Eiga Sai 2015: Full lineup of Japanese film festival in PH
MANILA, Philippines – It’s that time of the year once again! The Japan Foundation, Manila is once more presenting Eiga Sai 2015, their yearly Japanese film festival.
This year, the theme is “Tasteful Japan,” featuring films that focus on the distinct culinary world of Japan as well as other contemporary films previously released in Japan.
Eiga Sai 2015's opening film will be "Our Family" (ぼくたちの家族 , Bokutachi no kazoku) directed by Yuya Ishii (The Great Passage). The film stars Mieko Harada (Ran, Begging for Love) as a housewife who is diagnosed with a severe brain tumor that could claim her life in about a week. How will her loved ones cope?
The film will be shown at the Shang Cineplex on July 9, 2015 at 7:30 PM. The film’s director, Yuya Ishii, will be present at the opening night of the festival. Yuya Ishii will also host a director’s talk at the Lopez Center Studio, Ateneo de Manila University on July 10 at 3:00 PM and at the Shang Cineplex Cinema 2 on July 11 at 4:30 PM.
The rest of this year's film roster is divided into two categories; Japanese Contemporary Films and Savory Japan.
The selection of films for the Japanese Contemporary Films category shows Japan in the moment, Japanese life at the present time. It’s a great collection of sci-fi, comedy, romance, and drama that depicts Japan as it is today. Below are the films under this category:
Alien worms invade Japan and take over the bodies of the people they infest, turning them into cannibalistic monsters. High school student Shinichi Izumi (Shota Sometani) is spared from this fate when the alien worm fails to enter his brain through his ear and tries to enter it from his right arm instead.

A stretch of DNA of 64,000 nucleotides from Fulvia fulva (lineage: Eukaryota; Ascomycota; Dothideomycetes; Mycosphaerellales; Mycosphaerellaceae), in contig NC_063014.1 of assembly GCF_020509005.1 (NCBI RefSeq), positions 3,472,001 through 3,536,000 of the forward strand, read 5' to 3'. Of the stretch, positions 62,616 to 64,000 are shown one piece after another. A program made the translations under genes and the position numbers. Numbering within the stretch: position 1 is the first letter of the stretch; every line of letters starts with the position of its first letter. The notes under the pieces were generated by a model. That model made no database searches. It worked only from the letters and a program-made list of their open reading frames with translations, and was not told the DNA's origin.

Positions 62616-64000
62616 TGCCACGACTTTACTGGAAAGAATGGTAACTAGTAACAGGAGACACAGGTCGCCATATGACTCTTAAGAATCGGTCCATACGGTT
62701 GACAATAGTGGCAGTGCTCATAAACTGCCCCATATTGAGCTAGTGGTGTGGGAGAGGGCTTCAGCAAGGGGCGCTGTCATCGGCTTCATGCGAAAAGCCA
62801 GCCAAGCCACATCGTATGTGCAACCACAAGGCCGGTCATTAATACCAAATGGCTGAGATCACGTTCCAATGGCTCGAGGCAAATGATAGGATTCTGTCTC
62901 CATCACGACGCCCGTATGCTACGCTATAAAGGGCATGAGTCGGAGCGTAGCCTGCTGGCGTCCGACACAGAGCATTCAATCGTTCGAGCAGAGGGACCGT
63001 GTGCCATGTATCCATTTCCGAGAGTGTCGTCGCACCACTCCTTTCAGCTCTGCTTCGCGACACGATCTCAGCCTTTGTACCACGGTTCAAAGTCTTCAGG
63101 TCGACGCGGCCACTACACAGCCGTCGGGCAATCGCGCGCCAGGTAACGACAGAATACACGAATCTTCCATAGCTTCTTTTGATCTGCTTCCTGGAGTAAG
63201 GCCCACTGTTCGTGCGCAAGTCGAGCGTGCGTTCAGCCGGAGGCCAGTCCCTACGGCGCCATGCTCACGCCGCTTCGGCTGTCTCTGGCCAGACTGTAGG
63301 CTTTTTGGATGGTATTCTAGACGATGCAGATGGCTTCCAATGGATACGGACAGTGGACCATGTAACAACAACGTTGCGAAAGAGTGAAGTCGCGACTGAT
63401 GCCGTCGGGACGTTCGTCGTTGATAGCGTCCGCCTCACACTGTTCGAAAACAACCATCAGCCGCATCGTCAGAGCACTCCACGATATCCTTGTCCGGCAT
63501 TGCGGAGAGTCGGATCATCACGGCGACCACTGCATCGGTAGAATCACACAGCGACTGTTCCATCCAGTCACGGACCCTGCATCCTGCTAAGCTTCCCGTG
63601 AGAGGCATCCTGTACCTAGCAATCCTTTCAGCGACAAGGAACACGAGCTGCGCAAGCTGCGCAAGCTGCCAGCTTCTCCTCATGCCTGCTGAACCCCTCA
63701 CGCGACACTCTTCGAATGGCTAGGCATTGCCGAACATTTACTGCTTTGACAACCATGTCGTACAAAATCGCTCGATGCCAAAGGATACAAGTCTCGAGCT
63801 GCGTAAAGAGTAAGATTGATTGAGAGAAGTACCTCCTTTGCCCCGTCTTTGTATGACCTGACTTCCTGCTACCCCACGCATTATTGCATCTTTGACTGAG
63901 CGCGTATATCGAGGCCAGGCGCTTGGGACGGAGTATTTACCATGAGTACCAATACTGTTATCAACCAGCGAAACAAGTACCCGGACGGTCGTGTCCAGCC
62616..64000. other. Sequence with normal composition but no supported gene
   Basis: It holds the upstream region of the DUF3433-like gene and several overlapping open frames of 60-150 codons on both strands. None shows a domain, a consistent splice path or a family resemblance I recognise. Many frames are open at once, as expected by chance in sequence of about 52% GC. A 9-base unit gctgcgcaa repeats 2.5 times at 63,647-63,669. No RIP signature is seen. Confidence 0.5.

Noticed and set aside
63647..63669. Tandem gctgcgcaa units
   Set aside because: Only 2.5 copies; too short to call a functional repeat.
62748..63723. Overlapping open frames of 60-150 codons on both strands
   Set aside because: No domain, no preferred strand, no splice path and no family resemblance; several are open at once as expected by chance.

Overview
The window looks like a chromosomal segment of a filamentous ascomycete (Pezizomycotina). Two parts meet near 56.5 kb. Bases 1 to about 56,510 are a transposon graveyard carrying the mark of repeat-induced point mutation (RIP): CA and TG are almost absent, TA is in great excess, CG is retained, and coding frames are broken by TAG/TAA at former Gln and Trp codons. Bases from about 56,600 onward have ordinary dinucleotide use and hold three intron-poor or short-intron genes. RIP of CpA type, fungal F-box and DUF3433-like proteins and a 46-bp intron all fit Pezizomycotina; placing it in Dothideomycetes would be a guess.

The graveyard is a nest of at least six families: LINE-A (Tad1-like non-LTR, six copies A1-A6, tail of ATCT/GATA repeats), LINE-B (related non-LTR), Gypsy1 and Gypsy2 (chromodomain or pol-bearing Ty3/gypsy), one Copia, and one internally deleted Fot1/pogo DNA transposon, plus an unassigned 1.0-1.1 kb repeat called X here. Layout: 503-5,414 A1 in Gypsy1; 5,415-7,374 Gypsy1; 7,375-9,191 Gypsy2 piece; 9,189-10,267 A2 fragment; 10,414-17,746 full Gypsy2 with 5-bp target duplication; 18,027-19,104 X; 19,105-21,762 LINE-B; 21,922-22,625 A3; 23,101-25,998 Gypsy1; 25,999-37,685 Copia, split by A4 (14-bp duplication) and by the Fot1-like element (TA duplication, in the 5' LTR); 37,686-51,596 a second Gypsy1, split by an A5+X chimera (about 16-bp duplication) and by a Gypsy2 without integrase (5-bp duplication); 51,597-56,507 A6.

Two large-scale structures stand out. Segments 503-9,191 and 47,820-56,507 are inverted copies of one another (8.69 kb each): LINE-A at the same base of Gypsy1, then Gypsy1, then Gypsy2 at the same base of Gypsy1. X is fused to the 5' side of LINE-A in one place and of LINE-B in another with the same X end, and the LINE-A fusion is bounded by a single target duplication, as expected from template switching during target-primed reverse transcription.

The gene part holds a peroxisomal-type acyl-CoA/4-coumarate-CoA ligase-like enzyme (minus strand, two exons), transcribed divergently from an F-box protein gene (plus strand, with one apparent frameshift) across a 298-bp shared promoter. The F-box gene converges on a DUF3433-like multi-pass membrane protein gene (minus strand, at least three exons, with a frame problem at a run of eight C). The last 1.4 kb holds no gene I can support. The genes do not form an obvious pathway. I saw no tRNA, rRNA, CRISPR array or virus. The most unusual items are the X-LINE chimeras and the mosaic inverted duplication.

Shinichi somehow prevents the worm from infesting his brain at the cost of losing complete control over his right arm. His alien-infested arm gains sentience and starts talking to him, studying his way of life.
After failing his university entrance examinations and being left by his girlfriend, Yuki Hirano (Shota Sometani) decides to take a forestry job in the hopes of meeting the pretty girl he saw in the recruitment pamphlet. Comedy ensues as Yuki discovers the challenges and hardships of forestry work. Through these challenges, including discovering blood-sucking leeches on his behind, Yuki eventually understands the importance of his role and discovers a new love for nature.
Thermae Romae II
Lucius (Hiroshi Abe) is a bath house architect for the Roman Empire who frequently time travels to modern day Japan whenever he’s looking for more ideas to help him in his job. He once again meets Manami (Aya Ueto), a girl that he met on his previous visits who is now a reporter who covers bath houses.
Together, they discover the wonders and innovations of modern Japanese bath houses. Little does Lucius know that trouble is brewing back home.
Aspiring illustrator Tsukimi Kurashita (Rena Nounen) meets a beautiful girl in a local tropical fish shop and they become fast friends. She soon finds out that the girl is actually a college student named Kuranosuke (Masaki Suda) who is also the son of a politician. Kuranosuke starts visiting Tsukimi in her apartment full of other female otaku tenants, intrigued by Tsukimi. When news arrives that the apartment is going to be demolished, it is up to the girls and Kuranosuke to find a way to stop it.
Tada’s Do-it-all House: Disconcerto